The likelihood of China’s currency being included in the IMF’s special drawing rights basket of currencies has risen, according to a new report.

Analysts at ABN Amro point to the increased usage of the renminbi in global trade settlements, and the fact that the IMF seems to have softened its stance towards the Rmb since the last review in 2010.

The fund will make a decision later this year as to whether the Rmb meets the criteria of being a freely usable currency. It was rejected five years ago on the grounds that it was not fully liberalised and that the capital account and exchange rate regime were not free enough.

Effectively, it will mean that the currency is viewed as an accepted reserve currency around the world, joining the US dollar, the yen, the British pound and the euro in the basket.

Experts are divided on the significance of the inclusion, with Mike Vrontamitis head of trade, product management at Standard Chartered and a respected authority on currency describing it as a “red herring” in a call with GTR recently.

Many point to the fact that the Swiss franc is a popular reserve currency, yet is not included in the IMF’s SDR basket.

However, there is little doubt that the inclusion would represent a big step forward for a currency which was practically nowhere on the world stage a couple of years ago.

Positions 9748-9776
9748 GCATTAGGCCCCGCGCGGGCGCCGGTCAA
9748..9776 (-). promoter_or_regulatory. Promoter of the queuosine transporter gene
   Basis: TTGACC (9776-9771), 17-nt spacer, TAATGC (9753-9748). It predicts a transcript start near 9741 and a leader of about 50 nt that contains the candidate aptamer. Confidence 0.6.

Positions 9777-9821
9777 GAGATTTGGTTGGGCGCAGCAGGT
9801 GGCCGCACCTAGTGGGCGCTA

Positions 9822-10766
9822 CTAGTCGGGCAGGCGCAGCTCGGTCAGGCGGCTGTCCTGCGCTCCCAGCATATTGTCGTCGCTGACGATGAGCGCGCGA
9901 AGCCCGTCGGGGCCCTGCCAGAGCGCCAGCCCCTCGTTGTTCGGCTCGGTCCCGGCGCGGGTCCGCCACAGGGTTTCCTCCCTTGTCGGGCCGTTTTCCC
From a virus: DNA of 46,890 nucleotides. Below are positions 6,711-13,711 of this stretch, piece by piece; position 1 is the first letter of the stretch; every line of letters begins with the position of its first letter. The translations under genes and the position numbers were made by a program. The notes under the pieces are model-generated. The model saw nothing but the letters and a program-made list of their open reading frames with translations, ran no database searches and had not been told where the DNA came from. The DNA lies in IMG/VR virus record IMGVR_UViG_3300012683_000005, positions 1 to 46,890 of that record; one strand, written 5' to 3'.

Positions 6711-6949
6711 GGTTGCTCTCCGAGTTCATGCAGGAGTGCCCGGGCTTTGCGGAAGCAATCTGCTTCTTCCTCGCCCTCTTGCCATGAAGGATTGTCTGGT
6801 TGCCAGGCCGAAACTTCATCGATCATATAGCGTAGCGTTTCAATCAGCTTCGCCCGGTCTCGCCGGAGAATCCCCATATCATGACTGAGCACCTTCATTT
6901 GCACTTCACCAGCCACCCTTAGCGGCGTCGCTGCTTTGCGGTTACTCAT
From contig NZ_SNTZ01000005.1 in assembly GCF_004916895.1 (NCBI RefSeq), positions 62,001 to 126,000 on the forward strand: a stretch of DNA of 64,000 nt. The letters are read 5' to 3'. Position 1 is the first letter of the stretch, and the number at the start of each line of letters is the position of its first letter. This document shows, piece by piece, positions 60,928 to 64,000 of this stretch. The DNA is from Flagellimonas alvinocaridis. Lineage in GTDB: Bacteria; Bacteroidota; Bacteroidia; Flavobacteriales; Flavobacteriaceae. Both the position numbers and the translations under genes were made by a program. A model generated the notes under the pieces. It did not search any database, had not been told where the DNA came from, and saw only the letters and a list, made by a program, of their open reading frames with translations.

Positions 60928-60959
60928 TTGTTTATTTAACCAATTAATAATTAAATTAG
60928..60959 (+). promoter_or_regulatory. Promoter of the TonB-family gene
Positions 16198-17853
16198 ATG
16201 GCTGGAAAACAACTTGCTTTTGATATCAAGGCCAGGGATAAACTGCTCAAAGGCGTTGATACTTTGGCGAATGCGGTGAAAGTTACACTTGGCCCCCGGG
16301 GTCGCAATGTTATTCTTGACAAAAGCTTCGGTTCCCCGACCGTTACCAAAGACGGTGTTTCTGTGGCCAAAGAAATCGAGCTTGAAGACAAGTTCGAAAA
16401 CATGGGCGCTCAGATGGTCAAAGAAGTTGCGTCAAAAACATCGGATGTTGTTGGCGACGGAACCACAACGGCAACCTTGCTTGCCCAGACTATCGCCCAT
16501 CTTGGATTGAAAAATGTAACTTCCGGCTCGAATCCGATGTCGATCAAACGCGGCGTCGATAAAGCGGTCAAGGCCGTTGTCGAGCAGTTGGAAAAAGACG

Arjen van Dijkhuizen, senior economist at ABN Amro, says that a positive decision from the IMF would almost certainly help speed up the Rmb’s internationalisation.

“Although inclusion of the yuan in the SDR basket is not a pre-requisite of being a reserve currency, it would support its further use in international trade and finance, as it would make the yuan a more internationally recognised currency and enhance its status as reserve currency. It will also make the SDR basket more representative of global trade and enhance the stability of the SDR basket given the yuan’s low correlation with the US dollar and euro,” he says.

“Swift’s data makes it clear that Rmb is becoming increasingly central to the business banks do with China and Hong Kong,” Surendra Rosha, HSBC

The report came on the heels of the latest Swift data, which found that over 1,000 banks around the world are now using Rmb for payments with China and Hong Kong – 35% of the global banking network. This represents a 6% increase on the figure from 2013 in volume terms, but a 22% hike in the number of financial institutions settling in Rmb.

“Swift’s data makes it clear that Rmb is becoming increasingly central to the business banks do with China and Hong Kong,” says Surendra Rosha, HSBC’s head of financial institutions for Asia Pacific. “As opportunities grow for banks’ clients to use Rmb in trade with China and to invest in its markets, we would expect financial institutions’ use of the currency to carry on increasing.”